Hawkins Says Overhaul of Criminal Justice System, End of War on Drugs, Would Help Solve State's Budget Deficit

Howie Hawkins - Green for Governor

Media Release
www.howiehawkins.org
www.gpny.org

For Release: July 13, 2010

For More Info:
Howie Hawkins, 315 425-1019
Mark Dunlea 518 860-3725

Urges Legislature to Ensure that Inmates Counted as Residents of their Home Communities

 

Howie Hawkins, the Green Party candidate for Governor, said that overhauling the state's criminal justice system by ending the war on drugs would help reduce the state's budget deficit while helping to rebuild communities of color.

 

Hawkins also urged state legislators to adopt legislation to count prison inmates for census purposes as living in their home communities rather than their places of incarceration.

 

"Our criminal justice system has become our new Jim Crow system, discriminating against and oppressing people of color. The War on Drugs, our policy of mass incarceration, the Prison Industrial Complex, the loss of industrial jobs, globalization, and racism have come together to form the perfect storm - trapping Black males in a caste system that disenfranchises the Black community politically and economically in ways quite similar to Jim Crow America in the early 20th Century. Few are recognizing the cumulative effect of mass incarceration and poor education on the lives of those caught up in the criminal justice system, their families, and their communities," said Hawkins.

 

Hawkins said that the war on drugs has been used to support the growing prison industrial complex in America, now by far the largest in the world. State Republicans have pushed for more prisons in upstate New York as economic development; both Democratic Governors Cuomo and Paterson have been willing to trade prisons for other budget concessions.

 

Hawkins said that the growing prison population has also been used by the Republicans to enable them to maintain control of the State Senate, allowing them to shift population counts to upstate districts where many downstate individuals of color are incarcerated. Hawkins noted that such counties often exclude the prison population when determining how to allocate seats for local offices but use the prisoners to increase their representation in state and national elections.

 

Counting 44,000 mostly Black and Latino residents of New York City as residents of upstate prison towns has had a staggering impact on democracy in New York, at both the state, and county levels. Most of the state's prisoners (66%) are New York City residents, but the vast majority of them (91%) are counted as residents of upstate prisons.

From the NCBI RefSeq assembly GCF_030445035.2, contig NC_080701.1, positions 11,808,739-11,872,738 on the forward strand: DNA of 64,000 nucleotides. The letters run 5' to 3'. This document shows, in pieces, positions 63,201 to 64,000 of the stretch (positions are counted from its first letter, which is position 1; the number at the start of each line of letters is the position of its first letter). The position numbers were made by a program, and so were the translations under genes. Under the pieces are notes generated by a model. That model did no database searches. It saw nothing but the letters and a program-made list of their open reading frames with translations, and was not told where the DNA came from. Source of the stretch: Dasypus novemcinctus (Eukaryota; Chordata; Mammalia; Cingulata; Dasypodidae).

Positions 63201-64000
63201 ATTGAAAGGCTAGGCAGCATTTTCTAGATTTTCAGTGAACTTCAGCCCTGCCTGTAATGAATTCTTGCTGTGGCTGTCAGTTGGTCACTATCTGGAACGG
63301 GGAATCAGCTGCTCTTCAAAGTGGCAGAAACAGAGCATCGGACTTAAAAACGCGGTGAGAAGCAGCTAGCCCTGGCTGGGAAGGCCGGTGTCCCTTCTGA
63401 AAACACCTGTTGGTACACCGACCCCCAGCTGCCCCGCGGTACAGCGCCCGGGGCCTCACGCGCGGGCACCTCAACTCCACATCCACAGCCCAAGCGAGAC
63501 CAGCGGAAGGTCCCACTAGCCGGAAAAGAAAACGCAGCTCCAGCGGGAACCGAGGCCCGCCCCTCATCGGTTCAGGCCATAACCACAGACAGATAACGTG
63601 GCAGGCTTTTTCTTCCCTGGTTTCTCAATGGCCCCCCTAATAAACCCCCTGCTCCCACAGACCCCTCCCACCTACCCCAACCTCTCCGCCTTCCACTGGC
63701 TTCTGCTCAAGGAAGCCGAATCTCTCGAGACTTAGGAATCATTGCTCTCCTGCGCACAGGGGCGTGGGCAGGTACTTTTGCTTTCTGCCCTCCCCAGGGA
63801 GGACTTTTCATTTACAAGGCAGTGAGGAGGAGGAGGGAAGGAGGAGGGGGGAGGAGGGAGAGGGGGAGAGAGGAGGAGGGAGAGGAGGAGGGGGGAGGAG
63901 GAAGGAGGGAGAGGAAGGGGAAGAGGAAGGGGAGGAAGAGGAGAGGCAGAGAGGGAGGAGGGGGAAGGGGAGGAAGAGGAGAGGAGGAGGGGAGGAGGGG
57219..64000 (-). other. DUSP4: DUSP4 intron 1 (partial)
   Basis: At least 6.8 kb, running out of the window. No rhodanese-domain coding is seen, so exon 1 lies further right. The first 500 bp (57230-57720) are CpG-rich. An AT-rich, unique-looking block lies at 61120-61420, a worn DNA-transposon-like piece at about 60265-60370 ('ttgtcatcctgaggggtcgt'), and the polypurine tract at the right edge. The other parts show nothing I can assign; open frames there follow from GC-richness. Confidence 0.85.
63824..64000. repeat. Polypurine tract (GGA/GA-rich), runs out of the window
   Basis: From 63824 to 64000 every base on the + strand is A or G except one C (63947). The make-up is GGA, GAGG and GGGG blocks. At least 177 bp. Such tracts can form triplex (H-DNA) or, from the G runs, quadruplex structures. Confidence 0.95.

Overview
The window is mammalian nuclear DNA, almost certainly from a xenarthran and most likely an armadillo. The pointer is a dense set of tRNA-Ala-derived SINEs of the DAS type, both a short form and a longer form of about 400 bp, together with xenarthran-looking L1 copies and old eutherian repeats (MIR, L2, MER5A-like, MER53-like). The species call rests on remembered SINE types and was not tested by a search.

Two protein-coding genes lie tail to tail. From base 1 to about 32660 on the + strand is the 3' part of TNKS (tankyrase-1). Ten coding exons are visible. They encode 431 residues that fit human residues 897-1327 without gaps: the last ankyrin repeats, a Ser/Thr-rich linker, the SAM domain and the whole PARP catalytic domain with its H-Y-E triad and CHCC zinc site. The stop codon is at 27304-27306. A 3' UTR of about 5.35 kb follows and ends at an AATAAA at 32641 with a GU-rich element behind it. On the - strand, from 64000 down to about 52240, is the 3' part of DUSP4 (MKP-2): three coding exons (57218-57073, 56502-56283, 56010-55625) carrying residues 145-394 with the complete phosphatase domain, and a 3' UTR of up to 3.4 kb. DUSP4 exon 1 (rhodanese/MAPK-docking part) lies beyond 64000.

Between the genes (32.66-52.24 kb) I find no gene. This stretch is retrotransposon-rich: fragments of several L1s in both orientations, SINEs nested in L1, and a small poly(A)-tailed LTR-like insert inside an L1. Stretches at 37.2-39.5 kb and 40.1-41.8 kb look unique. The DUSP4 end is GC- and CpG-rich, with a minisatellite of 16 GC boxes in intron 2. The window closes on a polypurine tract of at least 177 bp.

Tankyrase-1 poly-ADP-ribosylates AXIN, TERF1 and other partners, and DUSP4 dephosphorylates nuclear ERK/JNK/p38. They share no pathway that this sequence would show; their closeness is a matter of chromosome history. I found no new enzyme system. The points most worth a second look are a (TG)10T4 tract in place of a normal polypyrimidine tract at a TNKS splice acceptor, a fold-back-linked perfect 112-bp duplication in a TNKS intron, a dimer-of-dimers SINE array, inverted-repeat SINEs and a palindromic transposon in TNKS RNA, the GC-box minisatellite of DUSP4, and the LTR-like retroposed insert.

Hawkins also supports voting rights for incarcerated felons, like Vermont and Maine do, instead of restoring voting rights after they get off parole, which is NY's current law. "Voting and political participation should be part of the rehabilitative process of reintegrating felons into society, not another barrier that alienates them further. When I petition in Syracuse, which has so many men and women who've lost they're voting rights (or think they've lost them because of a conviction), the sense of alienation and disgust with politics is palpable. This disenfranchisement of a significant proportion of the Black and Latino communities today replicates how the Jim Crow South disenfranchised the black community in the past," added Hawkins.

 

In the past 10 years, New York's adult prison inmate population has dropped by over 13,000 people, but the state has only reduced its capacity by 2,250 beds. There are still over 6,300 empty prison beds being funded by taxpayers-wasting millions of dollars each year. The state should take additional steps to substantially lower the number of people it incarcerates by closing additional underutilized prisons and expanding work release programs, graduated sanctions for technical parole violators, and merit-time eligibility.

 

Hawkins supports the Domestic Violence (DV) Survivors Justice Act to expand judicial discretion and permit judges to sentence DV survivors convicted of crimes committed as a result of abuse to shorter prison terms and, in some cases, alternative to incarceration programs. The bill will also allow survivors currently in prison to petition the court for resentencing and require the parole board to consider the effects of domestic violence when making release decisions. Domestic violence and women's pathways to prison are inextricably linked: an estimated 82% of incarcerated women in New York were severely physically and/or sexually abused as children and 75% suffered severe physical violence by an intimate partner during adulthood.